• Directory traversal

The ability to gain information is the most well-known goal of a website attack: credit cards, user names and passwords, social security numbers, banking information—these are all desirable and profitable on the black market.

Web-based forms written without proper security controls are susceptible to cross-site scripting (XSS) or cross-site request forgery (XSRF), which means they are good methods of stealing information, due to vulnerabilities in JavaScript, a programming language used to build interactive sites. JavaScript interacts with the Web page Document Object Model (DOM) and can be used to execute malicious content or obtain unauthorized permissions.

Another popular exploit technique is SQL injection. As described by OWASP: A successful SQL injection exploit can read sensitive data from the database, modify database data (Insert/Update/Delete), execute administration operations on the database (such as shutdown the DBMS), recover the content of a given file present on the DBMS file system and in some cases, issue commands to the operating system. In other words, if an attacker exploits a vulnerability and executes a SQL injection, he or she can dump the contents of your database, use them to further affect damage, and/or post the information on the deep or dark Web for use by anyone who stumbles across the data. Customers would not be comforted knowing that your site may be vulnerable to such an attack. 

And you Thought Regular Advertising was Bad

Malvertising is growing in popularity among attackers because of the ease with which it is executed and the profits it reaps. While criminals don’t make haste posting revenues online, the Interactive Advertising Bureau and Ernst & Young recently published a report stating that “combating malware-related activities, which can expose Web users to unknown or potentially dangerous third parties,” costs advertisers $1.1 billion per year. One can’t exactly divide the number of companies advertising by the defense expenses and generate an amount it will cost to promote a safe online advertising campaign, but it should signal to enterprises that malvertising is a problem, it’s rising in popularity, and if your company has an online presence which allows third-party advertising, that presence is subject to tampering.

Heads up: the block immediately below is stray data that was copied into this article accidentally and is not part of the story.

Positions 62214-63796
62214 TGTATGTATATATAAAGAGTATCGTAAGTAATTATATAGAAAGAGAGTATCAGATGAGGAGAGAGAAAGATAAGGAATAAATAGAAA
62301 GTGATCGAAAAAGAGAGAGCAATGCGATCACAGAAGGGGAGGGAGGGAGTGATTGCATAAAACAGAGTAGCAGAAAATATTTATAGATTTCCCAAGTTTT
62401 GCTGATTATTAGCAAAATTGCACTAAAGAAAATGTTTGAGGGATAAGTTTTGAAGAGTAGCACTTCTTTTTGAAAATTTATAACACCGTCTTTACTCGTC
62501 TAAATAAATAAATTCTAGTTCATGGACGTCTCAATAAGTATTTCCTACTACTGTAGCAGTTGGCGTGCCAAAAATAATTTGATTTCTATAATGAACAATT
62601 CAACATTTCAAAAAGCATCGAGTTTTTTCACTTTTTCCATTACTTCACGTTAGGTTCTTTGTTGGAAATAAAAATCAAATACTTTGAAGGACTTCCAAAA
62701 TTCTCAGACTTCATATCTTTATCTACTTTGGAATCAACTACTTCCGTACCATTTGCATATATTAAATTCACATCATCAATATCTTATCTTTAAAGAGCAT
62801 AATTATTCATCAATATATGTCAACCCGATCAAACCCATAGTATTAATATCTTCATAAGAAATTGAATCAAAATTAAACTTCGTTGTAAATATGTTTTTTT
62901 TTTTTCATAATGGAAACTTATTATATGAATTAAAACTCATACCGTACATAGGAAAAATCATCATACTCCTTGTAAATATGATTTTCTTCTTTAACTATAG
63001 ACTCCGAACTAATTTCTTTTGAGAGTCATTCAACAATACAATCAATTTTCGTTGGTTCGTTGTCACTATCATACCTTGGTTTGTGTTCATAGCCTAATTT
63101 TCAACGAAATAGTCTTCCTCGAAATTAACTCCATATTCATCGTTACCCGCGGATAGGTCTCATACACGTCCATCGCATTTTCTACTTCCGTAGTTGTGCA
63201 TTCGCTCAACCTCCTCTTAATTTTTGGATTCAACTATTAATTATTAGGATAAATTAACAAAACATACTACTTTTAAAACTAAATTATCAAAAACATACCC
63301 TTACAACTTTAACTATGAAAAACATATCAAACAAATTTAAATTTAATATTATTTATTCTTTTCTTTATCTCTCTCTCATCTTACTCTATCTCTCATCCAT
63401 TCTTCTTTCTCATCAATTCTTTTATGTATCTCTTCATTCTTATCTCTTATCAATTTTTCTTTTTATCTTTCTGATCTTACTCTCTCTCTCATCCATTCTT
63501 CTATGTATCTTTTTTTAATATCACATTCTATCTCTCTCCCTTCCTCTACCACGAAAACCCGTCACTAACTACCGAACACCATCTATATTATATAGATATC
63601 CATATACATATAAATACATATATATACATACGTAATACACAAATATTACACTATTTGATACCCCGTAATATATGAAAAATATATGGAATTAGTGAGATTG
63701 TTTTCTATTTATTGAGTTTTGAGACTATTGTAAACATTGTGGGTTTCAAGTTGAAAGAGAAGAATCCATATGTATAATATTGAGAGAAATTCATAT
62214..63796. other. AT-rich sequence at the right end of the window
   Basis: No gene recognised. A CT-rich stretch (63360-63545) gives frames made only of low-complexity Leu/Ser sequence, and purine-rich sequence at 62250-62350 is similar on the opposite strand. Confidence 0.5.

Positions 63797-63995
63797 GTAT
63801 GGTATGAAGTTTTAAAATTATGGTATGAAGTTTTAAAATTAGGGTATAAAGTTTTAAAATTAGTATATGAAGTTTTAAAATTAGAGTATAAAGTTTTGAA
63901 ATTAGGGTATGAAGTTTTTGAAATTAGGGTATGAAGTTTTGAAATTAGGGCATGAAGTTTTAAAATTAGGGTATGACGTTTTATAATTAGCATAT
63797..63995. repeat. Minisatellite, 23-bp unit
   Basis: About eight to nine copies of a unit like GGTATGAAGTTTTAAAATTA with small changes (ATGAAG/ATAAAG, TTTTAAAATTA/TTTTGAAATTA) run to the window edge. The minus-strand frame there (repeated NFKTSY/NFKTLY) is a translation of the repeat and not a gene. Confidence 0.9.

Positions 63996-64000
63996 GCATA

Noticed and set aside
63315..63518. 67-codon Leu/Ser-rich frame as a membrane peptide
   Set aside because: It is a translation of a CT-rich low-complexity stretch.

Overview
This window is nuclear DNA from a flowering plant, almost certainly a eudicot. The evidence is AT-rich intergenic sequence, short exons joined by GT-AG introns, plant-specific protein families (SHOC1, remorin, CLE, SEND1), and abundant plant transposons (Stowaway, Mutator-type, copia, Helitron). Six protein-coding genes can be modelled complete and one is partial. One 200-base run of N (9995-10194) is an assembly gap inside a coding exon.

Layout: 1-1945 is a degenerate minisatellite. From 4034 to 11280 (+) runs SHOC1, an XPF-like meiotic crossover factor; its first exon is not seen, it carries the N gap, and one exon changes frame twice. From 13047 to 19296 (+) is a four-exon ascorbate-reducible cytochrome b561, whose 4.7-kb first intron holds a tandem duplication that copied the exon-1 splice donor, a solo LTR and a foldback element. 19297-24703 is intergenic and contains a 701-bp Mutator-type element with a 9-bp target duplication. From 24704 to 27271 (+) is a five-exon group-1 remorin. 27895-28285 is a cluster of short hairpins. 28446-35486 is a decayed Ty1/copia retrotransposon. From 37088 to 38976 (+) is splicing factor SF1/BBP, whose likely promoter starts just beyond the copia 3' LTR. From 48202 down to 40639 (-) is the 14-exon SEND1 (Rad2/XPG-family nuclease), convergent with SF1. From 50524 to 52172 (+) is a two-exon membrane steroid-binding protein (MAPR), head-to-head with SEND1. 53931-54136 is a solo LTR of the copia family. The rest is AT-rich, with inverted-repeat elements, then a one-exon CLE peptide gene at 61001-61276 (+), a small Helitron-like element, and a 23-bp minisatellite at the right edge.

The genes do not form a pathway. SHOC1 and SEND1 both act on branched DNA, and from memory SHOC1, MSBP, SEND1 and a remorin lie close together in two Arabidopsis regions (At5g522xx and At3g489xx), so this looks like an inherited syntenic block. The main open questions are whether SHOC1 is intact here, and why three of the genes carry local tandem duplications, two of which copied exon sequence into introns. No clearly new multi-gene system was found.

The main problems with malvertising (or “bad advertising,” derived from “mal” = “bad” or “malicious”) are that it’s indistinguishable from good, or non-malicious advertising, and anonymity is high because ad networks rotate on a continual basis what is displayed. Once a user clicks on a malicious ad, however, it can drop malware or executable code on a user’s machine, it can install spyware or key loggers, it can redirect traffic to malicious websites, and it can even copy login data that can be later used to steal more user information still to escalate an attack. Gundert explains, “Compromised Web servers have never been in more demand, primarily because their uptime and resources create a powerful platform for launching secondary attacks.”

Ad blocking can help identify malvertising, but it won’t necessarily stop it. Web browsers and plugins should be, as stated previously, updated and patched whenever and as soon as possible, and many security professionals will advocate disallowing Java and Flash, which have well-known vulnerabilities. Click-to-run or click-to-play for third-party content should also be enabled, since auto-play is an easy way for malvertizers to affect harm. And extensions, add-ons, and toolbars should be limited to known providers, and, whenever possible, check permissions and apply the principle of least privilege. There is no reason an emoji add-on needs access to your computer’s camera.

Say security strategy consultant, Mike Landeck, “Today’s websites routinely incorporate third-party content providers, analytic services, and active social media buttons into their pages. It is not uncommon to see ten or even twenty cross-domain scripts running in a user’s browser. Proper vetting of the third party, appropriate security controls within your code, and adequate contractual agreements need to be in place before allowing outside an organization's code to be included in your site.”    

The Wrap Up

Websites are a critical element of any company’s business, but they can also introduce infiltration points for attackers. Security teams must take care to work with developers and architecture teams to ensure the builders and maintainers have the right tools and knowledge to harden the front and back ends of the site. While it’s easiest to outsource development and maintenance to a third-party provider, the data associated with your website are too valuable to set-and-forget. Don’t be blindsided by website vulnerabilities; make the time and put in the effort to update, patch, and follow sound security practices, including educating collaborators on how to take these extra, critical steps.